Tissot was founded in 1853 and has a legacy of building attractive watches at reasonable prices. They are part of the Swatch Group and are headquartered in Le Locle, Switzerland. Tissot has extensive history in sports, including cycling, fencing, ice hockey, formula one, and more.
Tissot is a reputable Swiss manufacturer and is generally well-regarded.
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My experience with the Tissot Couturier Automatic has been wonderful. For nearly three years it has been a reliable and accurate automatic that has held up quite well aesthetically. I like the C01.211 chronograph movement- it’s given me no reason not to. As a result of the C01.211, you can get a mechanical chronograph from a Swiss manufacturer for under $1,000- and I like that, too.
Tissot Couturier Automatic Chronograph Technical Specifications
Automatic chronograph, C01.211
Date display, chronograph
Approximately 45 hours
Setting the Time
Setting the time and date using the C01.211 movement is identical to other date display movements. Operating the chronograph is also simple: press the button above the crown to activate the chronograph (press it again to stop the chronograph); press the button below the crown to reset the chronograph.
How To set the time:
- Pull crown to the furthest position (position 3). Turn the crown clockwise to set the time. Note that the date display will rollover at at midnight, indicating AM time.
How To set the date:
- Pull the crown to the middle position (position 2) and turn clockwise to set the date.
Tissot Couturier Automatic Aesthetics & Design
The first thing I noticed about this watch when I unboxed it is that it is much bigger than it looks in a catalogue. Pictures of the Couturier (that I found prior to purchasing) simply don’t do an effective job of showing how big this watch truly is.
At 43mm the diameter of the watch isn’t over the top, but from certain angles the case looks rotund and larger than it really is. This is due to the two contours on the left side of the case, which add both a touch of class and depth to this timepiece.
On the wrist, the Couturier’s size is significant. While the face may be somewhat minimal, this is not a discreet watch. It’s size alone will draw attention.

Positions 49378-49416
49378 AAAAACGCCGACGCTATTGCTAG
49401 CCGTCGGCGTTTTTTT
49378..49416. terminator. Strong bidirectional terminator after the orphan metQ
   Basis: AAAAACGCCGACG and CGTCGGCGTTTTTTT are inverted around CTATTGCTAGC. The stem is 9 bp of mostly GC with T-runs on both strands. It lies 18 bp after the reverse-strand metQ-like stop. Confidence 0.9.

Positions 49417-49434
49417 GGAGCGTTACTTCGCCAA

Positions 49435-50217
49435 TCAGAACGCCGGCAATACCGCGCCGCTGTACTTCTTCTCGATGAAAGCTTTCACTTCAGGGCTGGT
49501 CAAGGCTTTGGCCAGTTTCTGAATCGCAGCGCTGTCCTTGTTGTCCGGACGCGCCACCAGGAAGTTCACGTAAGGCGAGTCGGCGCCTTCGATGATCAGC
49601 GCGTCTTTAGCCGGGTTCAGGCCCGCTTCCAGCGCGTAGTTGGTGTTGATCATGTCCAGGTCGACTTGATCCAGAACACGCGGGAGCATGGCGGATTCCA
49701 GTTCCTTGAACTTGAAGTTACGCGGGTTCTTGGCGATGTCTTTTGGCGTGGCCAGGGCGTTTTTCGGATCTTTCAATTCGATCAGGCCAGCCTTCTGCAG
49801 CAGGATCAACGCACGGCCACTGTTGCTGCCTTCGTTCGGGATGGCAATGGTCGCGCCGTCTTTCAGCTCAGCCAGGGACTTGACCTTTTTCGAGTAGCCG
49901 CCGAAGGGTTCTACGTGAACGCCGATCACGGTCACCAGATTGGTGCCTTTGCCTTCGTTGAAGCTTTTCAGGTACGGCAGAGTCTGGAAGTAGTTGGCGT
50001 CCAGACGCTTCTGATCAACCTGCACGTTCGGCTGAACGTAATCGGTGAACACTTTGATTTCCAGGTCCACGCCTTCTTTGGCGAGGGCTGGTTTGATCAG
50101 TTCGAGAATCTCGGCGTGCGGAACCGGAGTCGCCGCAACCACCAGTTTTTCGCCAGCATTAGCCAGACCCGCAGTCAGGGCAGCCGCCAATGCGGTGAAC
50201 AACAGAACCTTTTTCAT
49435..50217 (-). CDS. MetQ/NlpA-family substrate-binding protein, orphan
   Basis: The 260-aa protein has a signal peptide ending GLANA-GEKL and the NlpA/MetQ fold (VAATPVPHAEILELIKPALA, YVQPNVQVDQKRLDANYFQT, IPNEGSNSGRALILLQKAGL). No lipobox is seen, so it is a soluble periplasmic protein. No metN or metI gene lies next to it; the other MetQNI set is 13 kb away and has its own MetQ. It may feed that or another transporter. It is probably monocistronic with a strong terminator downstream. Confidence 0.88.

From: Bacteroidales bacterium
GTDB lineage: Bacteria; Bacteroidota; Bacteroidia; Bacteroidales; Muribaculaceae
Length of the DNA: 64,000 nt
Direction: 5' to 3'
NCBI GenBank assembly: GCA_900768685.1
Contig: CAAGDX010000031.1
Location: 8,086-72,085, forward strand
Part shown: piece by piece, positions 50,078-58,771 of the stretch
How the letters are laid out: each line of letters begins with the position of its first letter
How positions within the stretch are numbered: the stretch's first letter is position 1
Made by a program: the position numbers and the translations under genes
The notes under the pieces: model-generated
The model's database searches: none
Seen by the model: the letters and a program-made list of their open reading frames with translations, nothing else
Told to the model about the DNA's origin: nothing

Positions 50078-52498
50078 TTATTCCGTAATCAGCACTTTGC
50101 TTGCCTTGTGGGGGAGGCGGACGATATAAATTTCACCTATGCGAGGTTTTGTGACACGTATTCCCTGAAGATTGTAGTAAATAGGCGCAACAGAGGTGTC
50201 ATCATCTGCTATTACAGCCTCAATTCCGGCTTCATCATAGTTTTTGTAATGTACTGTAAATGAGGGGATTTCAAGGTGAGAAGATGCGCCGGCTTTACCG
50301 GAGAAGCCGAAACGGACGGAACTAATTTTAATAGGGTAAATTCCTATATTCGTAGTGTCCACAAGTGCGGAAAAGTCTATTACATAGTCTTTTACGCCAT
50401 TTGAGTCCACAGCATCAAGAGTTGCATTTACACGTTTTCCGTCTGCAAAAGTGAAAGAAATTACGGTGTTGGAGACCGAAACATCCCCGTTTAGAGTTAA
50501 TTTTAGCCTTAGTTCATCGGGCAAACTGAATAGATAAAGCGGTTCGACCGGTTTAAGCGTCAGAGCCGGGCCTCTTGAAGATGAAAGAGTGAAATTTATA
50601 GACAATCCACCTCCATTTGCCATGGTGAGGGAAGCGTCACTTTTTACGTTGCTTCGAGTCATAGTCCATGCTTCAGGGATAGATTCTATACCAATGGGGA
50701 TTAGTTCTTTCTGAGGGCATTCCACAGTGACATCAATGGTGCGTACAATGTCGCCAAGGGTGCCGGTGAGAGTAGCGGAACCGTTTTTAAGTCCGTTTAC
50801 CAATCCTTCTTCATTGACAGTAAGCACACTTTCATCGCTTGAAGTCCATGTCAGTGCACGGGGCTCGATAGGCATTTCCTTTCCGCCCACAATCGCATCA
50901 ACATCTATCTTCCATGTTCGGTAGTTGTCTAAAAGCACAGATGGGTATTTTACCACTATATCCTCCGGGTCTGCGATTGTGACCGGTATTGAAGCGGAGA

The white and chrome dial is completely devoid of color, relying instead on angled hour markers and the prominent brown crocodile-grain leather strap to break up its monochromatic face. I appreciate how minimal the face is, though the Couturier doesn’t feel handsome to me. It feels well put together, no doubt, but its minimal interior doesn’t seem to match the presence that its size dictates.
The brushed contours on the sides of the case contrast nicely with the polished stainless steel- as does the brushed finish on the top of the lugs. The little details like this, as well as the “T” on the seconds hand and the fine grooves of the 6, 9, and 12 o’clock subdials, do a great job of bringing the Couturier upmarket. Unfortunately, the subtle dial details are easily overlooked because of how well they blend in with the rest of the face.
Tissot Couturier Automatic Chronograph Build Quality
This watch, like basically every Tissot watch that we’ve experienced, is built well. The quality of materials aids its durability, which appears to be better than average. After many months of wear it only shows minor signs of use. If you like your things looking new, the Couturier is happy to oblige.
Crystal, Case, and Dial
The sapphire crystal on the Tissot Couturier is of the quality you’d expect from a major Swiss watch brand. One nitpicky comment I have is that there is a slight but noticeable groove between the crystal and the case, and while it looks fine aesthetically, dirt/dust/fibers love to get trapped in it. This is annoying if you’re a clean freak or an aspiring photographer.
The stainless steel case feels solid. It has good weight on the wrist and exudes a feeling of quality. The buttons and crown all operate with a solid range of motion, and each activates with a satisfying click.
Strap and Clasp
Where the leather strap meets the lugs and case is about 50% thicker than the ends that connect to the deployment clasp. This contributes to its largeish feeling, as when viewed from the side it is easy to see the difference in thickness. That said, the brown crocodile-grain leather looks and feels great.
The deployment clasp, made of a brushed finished stainless steel, is solid and quite secure once closed. It will not pop open when tugged with moderate force. If you want to open it, you must use the buttons. This makes the Couturier feel quite secure on the wrist.
More About the Tissot Couturier
The relatively new C01.211 movement, which made its debeut in 2008, is somewhat polarizing because it uses some plastic parts. Many enthusiasts write off the movement as a result, but despite my Googling I was unable to find much evidence that the plastic parts inside have compromised the reliability of the movement.
Accuracy so far has been excellent, running about six seconds fast per day. This is acceptable for an automatic of this calibre. I suspect that with regulation it could even be more accurate.
Value for Money
The Tissot Couturier comes out of the box with a strong value proposition. It’s MSRP is $995, which is quite low for a Swiss-made automatic chronograph with a sapphire crystal. Even then, while it’s MSRP is $995, I regularly see it on Amazon for well under $750.
The movement inside may not be the Ferrari of movements, but it enables us to today enjoy something that just 10 years ago was not possible: a Swiss auto chronograph for under $1,000. Combined with its excellent quality of build, date display, and durable and attractive strap/clasp combo… I feel the Couturier auto is great value.